The 71-year-old mother who fights for gay rights in Vietnam

By Kieu Oanh, Thanh Nien News

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 Le Xuan Tu, 31, and his 71-year-old mother at a conference on LBGT in Ho Chi Minh City on January 27, 2015. Photo: Chuong Dang

All heads turned when she took the stage at a conference in Ho Chi Minh City last week to promote support for gays and lesbians. 
The 71-year-old from the outskirts of Hanoi did not miss a beat.
She stayed calm, introduced herself as Thi, and sang a traditional folk song popular in her village.
Then she began her story. 
“His name is Le Xuan Tu. He is 31 years old, my fourth and youngest child. His father died four days after I gave birth to him,” she told the conference.
The family began to talk about his sexuality when his eldest brother thought that Tu was gay. They forced him to get married. 
“I had an idea about what being gay means, but I still forced him anyway. But he always avoided by saying that marriage is his own affair,” Thi said.
Then three years ago, she read him a poem about a mother’s love after he came home late.
“I hugged him and I cried. He said he loved me but he could not live different as my wish. Then he told me he's gay,” Thi said. 

Thi (R) joins activities with parents of LGBT children. Photo: Chuong Dang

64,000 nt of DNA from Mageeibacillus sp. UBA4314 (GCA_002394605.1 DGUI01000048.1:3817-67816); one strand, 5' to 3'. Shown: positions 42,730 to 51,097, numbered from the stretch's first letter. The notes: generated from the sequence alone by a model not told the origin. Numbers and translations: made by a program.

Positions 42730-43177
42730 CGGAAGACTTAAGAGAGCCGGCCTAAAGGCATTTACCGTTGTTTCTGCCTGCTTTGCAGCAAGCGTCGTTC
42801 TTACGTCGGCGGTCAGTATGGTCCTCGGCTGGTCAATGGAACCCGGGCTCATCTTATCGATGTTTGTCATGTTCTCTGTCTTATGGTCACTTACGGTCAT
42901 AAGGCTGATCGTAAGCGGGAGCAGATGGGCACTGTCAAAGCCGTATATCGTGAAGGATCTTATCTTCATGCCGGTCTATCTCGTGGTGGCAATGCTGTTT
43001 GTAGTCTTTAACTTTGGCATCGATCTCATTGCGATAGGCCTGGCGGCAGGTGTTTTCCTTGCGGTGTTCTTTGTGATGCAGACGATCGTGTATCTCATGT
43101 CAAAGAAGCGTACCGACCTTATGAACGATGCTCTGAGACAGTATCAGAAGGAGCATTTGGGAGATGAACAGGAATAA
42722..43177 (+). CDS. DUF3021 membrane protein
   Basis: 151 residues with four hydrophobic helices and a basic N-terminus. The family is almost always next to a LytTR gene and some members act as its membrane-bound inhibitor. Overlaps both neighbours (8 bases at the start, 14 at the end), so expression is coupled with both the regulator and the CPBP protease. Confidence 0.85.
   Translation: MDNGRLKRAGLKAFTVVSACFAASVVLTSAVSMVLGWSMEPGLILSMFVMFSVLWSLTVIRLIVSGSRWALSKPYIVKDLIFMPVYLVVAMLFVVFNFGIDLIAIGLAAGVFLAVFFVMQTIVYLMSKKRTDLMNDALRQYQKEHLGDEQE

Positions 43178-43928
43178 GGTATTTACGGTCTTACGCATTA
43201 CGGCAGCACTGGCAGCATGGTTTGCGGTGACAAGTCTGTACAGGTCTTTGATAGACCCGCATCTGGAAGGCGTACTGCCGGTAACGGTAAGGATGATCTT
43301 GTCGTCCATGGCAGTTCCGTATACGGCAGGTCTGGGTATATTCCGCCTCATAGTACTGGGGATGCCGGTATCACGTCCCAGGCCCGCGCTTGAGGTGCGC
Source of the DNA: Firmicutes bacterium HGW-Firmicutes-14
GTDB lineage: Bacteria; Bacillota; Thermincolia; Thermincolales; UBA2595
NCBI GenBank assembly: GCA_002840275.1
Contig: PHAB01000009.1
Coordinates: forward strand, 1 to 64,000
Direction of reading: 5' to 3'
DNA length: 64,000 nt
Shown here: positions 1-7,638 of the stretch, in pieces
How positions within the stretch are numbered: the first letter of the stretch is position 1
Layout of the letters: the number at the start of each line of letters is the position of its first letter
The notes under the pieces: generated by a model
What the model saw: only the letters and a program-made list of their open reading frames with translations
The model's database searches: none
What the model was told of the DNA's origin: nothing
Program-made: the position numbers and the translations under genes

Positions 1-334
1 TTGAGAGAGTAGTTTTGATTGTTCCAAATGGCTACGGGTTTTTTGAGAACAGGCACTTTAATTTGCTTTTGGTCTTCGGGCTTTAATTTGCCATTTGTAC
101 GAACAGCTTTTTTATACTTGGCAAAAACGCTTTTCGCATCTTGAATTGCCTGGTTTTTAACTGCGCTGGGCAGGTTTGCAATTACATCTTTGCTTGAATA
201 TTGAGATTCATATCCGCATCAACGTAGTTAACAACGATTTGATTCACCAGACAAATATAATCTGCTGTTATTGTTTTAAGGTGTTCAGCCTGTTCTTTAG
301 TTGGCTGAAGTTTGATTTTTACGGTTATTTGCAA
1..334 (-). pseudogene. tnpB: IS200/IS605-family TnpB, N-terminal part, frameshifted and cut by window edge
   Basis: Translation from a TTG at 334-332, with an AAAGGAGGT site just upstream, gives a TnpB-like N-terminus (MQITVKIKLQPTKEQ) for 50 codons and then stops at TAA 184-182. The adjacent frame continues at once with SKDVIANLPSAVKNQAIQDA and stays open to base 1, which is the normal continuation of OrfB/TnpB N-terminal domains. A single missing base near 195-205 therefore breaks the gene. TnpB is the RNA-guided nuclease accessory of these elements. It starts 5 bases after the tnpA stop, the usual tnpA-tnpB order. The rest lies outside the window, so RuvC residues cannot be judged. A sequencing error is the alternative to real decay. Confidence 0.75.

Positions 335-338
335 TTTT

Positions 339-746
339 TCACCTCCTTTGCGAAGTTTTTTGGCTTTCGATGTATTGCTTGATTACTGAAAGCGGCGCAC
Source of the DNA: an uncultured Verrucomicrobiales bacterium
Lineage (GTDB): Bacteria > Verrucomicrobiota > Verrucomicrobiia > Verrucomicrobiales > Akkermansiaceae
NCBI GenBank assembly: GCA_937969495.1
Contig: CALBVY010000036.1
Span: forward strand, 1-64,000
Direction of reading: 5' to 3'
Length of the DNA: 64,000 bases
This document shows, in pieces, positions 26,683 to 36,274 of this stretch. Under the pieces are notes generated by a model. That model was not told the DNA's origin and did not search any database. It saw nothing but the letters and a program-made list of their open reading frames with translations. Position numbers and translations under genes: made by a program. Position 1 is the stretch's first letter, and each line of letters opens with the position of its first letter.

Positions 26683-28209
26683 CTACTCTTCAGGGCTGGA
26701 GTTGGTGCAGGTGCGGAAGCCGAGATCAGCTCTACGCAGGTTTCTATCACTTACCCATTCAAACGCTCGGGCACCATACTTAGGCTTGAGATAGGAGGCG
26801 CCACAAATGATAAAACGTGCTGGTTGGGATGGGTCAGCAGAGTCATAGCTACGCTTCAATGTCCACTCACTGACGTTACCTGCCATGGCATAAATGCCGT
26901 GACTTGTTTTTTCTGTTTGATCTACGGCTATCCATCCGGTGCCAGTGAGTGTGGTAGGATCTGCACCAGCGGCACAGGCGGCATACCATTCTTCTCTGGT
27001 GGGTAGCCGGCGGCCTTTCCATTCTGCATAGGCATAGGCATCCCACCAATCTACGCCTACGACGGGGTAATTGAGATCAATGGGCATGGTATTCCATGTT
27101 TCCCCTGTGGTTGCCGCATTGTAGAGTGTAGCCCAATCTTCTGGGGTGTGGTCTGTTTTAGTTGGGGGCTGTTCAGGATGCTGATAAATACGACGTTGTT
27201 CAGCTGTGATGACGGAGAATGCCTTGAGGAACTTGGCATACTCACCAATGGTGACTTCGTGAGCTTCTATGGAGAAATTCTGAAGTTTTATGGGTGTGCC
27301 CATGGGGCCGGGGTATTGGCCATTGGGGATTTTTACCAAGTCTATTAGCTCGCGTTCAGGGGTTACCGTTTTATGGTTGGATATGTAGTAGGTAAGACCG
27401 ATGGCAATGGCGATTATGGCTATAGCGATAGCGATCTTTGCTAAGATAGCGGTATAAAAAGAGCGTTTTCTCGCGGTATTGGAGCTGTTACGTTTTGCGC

'She always listens' 
That was the first and only time Thi cried because of her son’s sexual orientation
“Any mother would love her child and want him to have an easy life... If I can choose, I want him to be just like other people who get married, have children and live happily,” she said.
“But it is his life,” she said. 
Thi said some neighbors called him names, but she disregarded them.
"It is only important whether my son is a good person.”
The conference, organized by by Ho Chi Minh City-based activist group ICS, gathered supporters for and families of LGBT (Lesbian, Gay, Bisexual and Transgender) people. 
A farmer, Thi said she could only learn about the community from her son because she did not know how to access the Internet to study and there was no LGBT support group in her hometown.
“She always listens and learns,” Tu said.
Support networks
Last year, Thi came to Hanoi to meet other parents of LGBT children.
“I am a country woman who is slow and uneducated. I don’t understand everything he said. I have to study more to know my son,” she said.
Thi officially became a member of PFLAG (Parents, Families and Friends of Lesbians and Gays network) when it inaugurated in HCMC last month.
Dinh Thi Yen Ly, one of PFLAG founder, said there are two types of mothers who accept their LGBT children.
“Some have thorough understanding about LGBT, and some just have great love for their children and are willing to accept their children.”
“Thi belongs to the second group: she accepted her son even though she had little knowledge about homosexuality,” Ly said.

Thi performs a northern folk song at the inauguration of a network for parents of LBGT. Photo: Chuong Dang
As for Tu, he said he is lucky to have a mother who is willing to listen to him.
“But I still hope that my mother could accept me as I am. I hope she will also understand that homosexuality is just as natural as any natural things on earth,” he said. 
Following the launch of the PFLAG network, Thi and other members of the group also went HCMC's neighbor town of Vung Tau to organize another conference on LGBT in the beach town. 
“I will repair my house to have a place for parents of LGBT children like me to meet and share experience,” she said. 

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